When I agreed to it, she accidentally let it slip that other co-workers had talked about asking me but she was the only one willing to approach me. When I pressed here to find out what she meant and who had said it, she wouldn’t reveal her sources. Far from being upset about this, I actually enjoyed it.
I realized that because I was raised in a very female-dominated family and then chose a female-dominated profession, I had really nurtured that sensitive side of myself at the expense of my masculine side. Shaving my head helped me get back in touch with that lost part of myself. I needed to assert my own manhood, not in a boorish or dominating way, but in a way that had very clear boundaries around my masculine self.
This continued on until Lent one year. I saw a man I really liked. I found him attractive and masculine. His face had a hard edge to it that I found alluring. It wasn’t unkind, and he wasn’t what most would consider extremely handsome, but he had very clear eyes and the determined look of a man who knew who he was and was completely comfortable with himself.
He was the kind of man I wanted to be.
It took me a few seconds to realize that I was looking at myself! I looked in the mirror and saw my face and for the first time, after thirty-some years, I finally saw myself as God (and many others) had seen me all along.
I was the man I wanted to be.
More importantly, I was the man God made me to be, not the one I thought He should have made me to be.
I knew at that moment that I no longer needed the shaven head. The process had accomplished its goal. Even if my hair grew back, the Lord had brought to the forefront my masculine essence and I experienced it and made it my own. The shaved had was my own personal “coming out” to the world as a man, whether people liked it or not. Since I had done that, my outer appearance no longer mattered.
Once my hair began to grow back, I discussed the whole experience with my wife to get her insights on the whole thing. We have a terrific marriage, thanks to the grace of God, and one of the really great things that we do for each other is to analyze and discuss how we have changed and healed spiritually.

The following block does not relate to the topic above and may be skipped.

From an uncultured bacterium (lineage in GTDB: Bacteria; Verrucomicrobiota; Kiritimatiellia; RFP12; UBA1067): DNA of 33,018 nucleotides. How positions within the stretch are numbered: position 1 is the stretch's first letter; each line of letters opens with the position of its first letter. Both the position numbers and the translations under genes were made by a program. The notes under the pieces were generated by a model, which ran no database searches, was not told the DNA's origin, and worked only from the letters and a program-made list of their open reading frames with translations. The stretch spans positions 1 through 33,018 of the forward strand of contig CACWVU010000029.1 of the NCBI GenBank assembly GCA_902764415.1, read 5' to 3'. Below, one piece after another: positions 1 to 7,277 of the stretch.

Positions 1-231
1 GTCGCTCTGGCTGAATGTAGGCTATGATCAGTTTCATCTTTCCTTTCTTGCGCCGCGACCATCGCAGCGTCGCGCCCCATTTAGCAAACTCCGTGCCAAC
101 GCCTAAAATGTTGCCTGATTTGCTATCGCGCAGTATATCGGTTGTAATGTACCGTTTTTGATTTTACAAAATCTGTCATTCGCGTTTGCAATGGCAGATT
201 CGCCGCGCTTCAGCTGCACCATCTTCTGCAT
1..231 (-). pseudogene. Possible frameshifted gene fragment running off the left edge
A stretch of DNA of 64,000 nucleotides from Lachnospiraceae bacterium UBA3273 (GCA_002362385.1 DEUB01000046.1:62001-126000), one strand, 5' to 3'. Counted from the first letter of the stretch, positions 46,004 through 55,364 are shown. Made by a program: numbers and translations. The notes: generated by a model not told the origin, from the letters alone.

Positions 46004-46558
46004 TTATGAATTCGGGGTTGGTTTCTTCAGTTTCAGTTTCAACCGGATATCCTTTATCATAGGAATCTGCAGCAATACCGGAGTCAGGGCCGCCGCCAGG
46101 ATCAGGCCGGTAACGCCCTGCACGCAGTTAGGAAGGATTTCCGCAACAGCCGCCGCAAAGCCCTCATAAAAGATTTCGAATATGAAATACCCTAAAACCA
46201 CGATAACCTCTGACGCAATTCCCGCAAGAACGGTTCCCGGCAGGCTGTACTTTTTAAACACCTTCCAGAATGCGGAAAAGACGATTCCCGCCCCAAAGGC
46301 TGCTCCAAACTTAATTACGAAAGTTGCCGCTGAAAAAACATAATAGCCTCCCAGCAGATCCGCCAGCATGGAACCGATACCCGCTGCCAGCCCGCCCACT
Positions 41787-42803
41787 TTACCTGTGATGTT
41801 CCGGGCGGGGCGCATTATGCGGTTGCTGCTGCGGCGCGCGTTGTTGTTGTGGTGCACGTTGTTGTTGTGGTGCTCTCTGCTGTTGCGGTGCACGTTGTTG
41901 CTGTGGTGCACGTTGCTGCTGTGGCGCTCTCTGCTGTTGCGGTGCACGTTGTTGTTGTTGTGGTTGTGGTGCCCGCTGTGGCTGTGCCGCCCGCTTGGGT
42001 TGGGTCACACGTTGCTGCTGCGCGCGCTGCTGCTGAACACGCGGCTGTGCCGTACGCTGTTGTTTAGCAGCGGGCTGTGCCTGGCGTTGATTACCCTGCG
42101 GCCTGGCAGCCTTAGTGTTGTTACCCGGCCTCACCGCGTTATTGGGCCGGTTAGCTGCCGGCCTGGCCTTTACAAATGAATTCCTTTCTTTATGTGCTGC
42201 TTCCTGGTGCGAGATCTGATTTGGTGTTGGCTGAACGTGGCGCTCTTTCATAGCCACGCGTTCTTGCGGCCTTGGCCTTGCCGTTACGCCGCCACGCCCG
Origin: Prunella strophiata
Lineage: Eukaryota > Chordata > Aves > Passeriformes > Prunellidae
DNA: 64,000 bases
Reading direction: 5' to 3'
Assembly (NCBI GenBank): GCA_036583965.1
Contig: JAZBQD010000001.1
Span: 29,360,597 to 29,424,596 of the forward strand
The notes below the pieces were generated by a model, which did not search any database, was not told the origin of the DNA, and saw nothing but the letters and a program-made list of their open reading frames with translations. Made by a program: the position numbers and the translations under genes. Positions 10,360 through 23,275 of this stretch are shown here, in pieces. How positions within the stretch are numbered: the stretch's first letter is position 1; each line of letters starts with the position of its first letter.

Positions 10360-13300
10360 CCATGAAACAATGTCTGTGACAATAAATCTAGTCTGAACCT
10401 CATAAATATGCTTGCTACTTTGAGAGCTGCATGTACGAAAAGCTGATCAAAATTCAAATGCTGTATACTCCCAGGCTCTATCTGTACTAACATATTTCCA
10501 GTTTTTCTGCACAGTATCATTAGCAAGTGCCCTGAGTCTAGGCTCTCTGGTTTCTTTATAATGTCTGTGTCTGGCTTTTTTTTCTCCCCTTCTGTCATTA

She affirmed my observations and said that she knew that what I was doing was from the Lord and that it would end when it had accomplished its purpose. She said that she thought it was like a pendulum and that the shaved head was kind of an “extreme” and bold expression of my masculinity, probably similar to what most boys do during their adolescence or college years in order to individuate from parents and the expectations of society in favor of the true man inside me. She predicted that over time I wouldn’t be quite as “edgy” and that the pendulum might swing back closer to what it was before, but with this new insight, I would never lost what I had gained.
She was right.
Up until that point, I had always felt like I was more or less playing a role when it came to my own masculine identity, I was adopting many of the trappings of masculinity and enjoying doing it, but I often felt like a little boy trying on his father’s clothes. They felt right and good but never quite fit right. Now, I felt the true freedom of knowing that masculinity is my own and I will never lose it again.
I have my own set of clothes.
They fit me well and they look great on me.
They are mine.